Until there are incentives to use the Link - like making trading faster, cheaper or significantly simpler - she does not foresee much appetite from an institutional client base. Only if it were to introduce centralised trading and simpler trade processing would the Link become attractive to the bigger players.
Among the retail investors who use it, brakes on investment remain even after the hurdle of multiple brokers has been cleared. Settling in another Asean currency opens up the risk that the exchange rate will move before the deal is done; there are still ownership limits when it comes to buying foreign stocks; and there are the tax implications of owning stocks offshore.
Unfamiliarity also poses a barrier to trading. It takes time for investors to become familiar with stocks from other countries and confident enough to begin trading. To aid this, the Asean Exchanges have launched a FTSE 180 index to showcase the top 30 companies of each national exchange. They are also stepping up their roadshows - such as Thailand's recent 'Corporate Day' when nine Thai companies met with 33 fund managers in Asia to solicit investment.
Director of International Sales, Singapore Exchange
"The Asean countries are home to nearly 10% of the world's population, and many of the economies in the region are young and growing."
Paul McCartan, director of business development in Asia Pacific at SunGard, which runs the Trading Link, expects to see more cooperation between exchanges. "The Asean link proved that cross border relationships are possible," he said. "Partnerships are being formed, encouraging more cross-border trading."
But the challenges of furthering the links are many. "Within the south-east Asian markets, exchanges are at different stages of development," he said. Singapore has one of the fastest matching engines in the world, while Cambodia lists only two stocks on its exchange. "Each exchange has its own rules - there is no common protocol, and the exchanges' matching engines are vastly different."
Even before the complexities of the matching engines are considered, there are basic differences in the ways Asean exchanges operate. While Bursa Malaysia and the Singapore Exchange operate from 8:30am till 5pm, trading on the Philippine exchange is only possible from 9am till 12.10pm. Hanoi and Ho Chi Minh stay open only a couple of hours longer.
"Integration will take time, and stretch far beyond 2015," said McCartan. "We continue to see broader agreements on currency and settlements, making clearing easier - though there remain a lot of grey areas."
Agreements tend to be piecemeal and bilateral, rather than introducing frameworks across the entire group. "The difference in approach between the EU and Asean is vast," said David Fergusson, CIO of Singapore-based Woodside Holdings Investment Management. "In Brussels it is all about harmonisation; across Asean it is more about taking down barriers to trade than attempting to devise an ideal system."
Thailand recently entered into a regulatory cooperation pact with Cambodia, with their respective Securities and Exchange commissions agreeing to share data on daily trends and trades. It is a step forward, but also a reminder that the grouping is disparate.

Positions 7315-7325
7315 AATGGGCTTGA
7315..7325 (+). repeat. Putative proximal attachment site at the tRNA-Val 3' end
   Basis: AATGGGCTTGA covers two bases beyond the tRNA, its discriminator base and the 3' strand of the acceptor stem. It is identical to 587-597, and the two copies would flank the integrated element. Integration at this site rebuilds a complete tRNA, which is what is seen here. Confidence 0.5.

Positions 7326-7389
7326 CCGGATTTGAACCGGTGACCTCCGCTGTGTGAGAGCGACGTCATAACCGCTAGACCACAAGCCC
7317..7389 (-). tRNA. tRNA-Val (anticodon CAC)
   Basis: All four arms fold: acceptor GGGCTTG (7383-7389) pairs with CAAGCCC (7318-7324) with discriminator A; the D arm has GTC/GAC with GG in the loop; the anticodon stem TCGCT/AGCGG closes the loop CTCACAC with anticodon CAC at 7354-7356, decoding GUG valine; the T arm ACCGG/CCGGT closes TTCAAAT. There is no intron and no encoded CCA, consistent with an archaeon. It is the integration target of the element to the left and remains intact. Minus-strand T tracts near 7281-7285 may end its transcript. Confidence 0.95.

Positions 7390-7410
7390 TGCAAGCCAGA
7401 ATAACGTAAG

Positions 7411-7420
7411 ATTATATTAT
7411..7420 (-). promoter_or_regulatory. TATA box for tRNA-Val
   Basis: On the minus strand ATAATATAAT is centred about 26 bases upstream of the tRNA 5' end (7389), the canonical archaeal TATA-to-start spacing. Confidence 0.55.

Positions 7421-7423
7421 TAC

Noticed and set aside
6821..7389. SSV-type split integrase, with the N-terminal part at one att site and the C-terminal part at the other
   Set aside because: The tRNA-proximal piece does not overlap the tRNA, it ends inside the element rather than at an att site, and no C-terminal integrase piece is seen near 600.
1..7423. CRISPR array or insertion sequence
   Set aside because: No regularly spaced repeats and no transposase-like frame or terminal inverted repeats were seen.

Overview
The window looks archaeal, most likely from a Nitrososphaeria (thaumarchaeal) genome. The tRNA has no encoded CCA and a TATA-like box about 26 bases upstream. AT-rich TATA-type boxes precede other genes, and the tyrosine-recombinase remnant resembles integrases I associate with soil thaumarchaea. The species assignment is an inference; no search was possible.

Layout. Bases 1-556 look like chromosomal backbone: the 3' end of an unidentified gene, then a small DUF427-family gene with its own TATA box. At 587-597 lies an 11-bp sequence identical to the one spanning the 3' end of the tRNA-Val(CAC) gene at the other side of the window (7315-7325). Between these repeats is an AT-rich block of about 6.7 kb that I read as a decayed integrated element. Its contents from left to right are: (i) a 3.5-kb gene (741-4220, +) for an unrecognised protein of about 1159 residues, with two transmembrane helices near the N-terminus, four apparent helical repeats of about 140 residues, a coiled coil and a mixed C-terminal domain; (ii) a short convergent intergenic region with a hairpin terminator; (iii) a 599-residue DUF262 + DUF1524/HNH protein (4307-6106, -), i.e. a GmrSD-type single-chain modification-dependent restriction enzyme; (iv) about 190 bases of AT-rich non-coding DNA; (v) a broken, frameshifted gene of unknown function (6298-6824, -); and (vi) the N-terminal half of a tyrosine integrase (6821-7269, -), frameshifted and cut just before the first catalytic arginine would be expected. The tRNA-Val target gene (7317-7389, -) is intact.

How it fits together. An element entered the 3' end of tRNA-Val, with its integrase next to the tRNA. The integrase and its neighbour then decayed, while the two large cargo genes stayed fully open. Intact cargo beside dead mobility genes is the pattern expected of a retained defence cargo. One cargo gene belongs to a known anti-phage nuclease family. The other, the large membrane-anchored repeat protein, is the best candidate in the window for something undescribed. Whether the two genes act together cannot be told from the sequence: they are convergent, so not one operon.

One initiative to bring closer cooperation in the region is the Funds Passport, currently in consultation and due to go live in 2016. It will make it easier for funds to operate across Asia, minimising the paperwork and set-up costs, which currently have to be duplicated in each country a fund wishes to invest in. "With just one approval process, it should improve ease of access, lowering costs and encouraging people to do business," said Morrison.
The interest is already there. Algorithmic and electronic trading are becoming more common across Asean, according to McCartan.
Winnie Khattar, head of Analytics in Deutsche Bank's Asia Pacific equity trading division, has seen increasing use of algorithms across equities, cash and derivatives on the Asean markets.
Director of Business Development in Asia Pacific, SunGard
"The Asean link proved that cross border relationships are possible."
Strategies are often different from those pursued in the EU and the US. For one thing, there is little dual-listing of stocks. "In Asia, you usually have one exchange in each country," said Steffen Gemuenden. "It's not like the States where you have the NYSE and the NASDAQ and seven electronic trading networks and 35 dark pools, and the focus is on smart order routing."
There has been a shift in trading style. "A few years ago, most investors were concerned with their volume-weighted average price, and used simple VWAP strategies in line with market volume - plain vanilla stuff," according to Khattar. Across a day, traders measured success by how far below the day's volumes-weighted average price they could execute their trades.
These days, clients are interested in liquidity at minimal cost - only trading when the market has reached a certain level of activity. "There are algo strategies which trade by sending small 'child' orders to market, measuring when there is sufficient execution volume available," said Khattar.
In these strategies, the measure of success is how little the trade impacts market prices. The arrival price - the stock price when the trader enters the market - is becoming a more commonly used benchmark, and 'slippage' - how far the price moves from the mark - is to be avoided.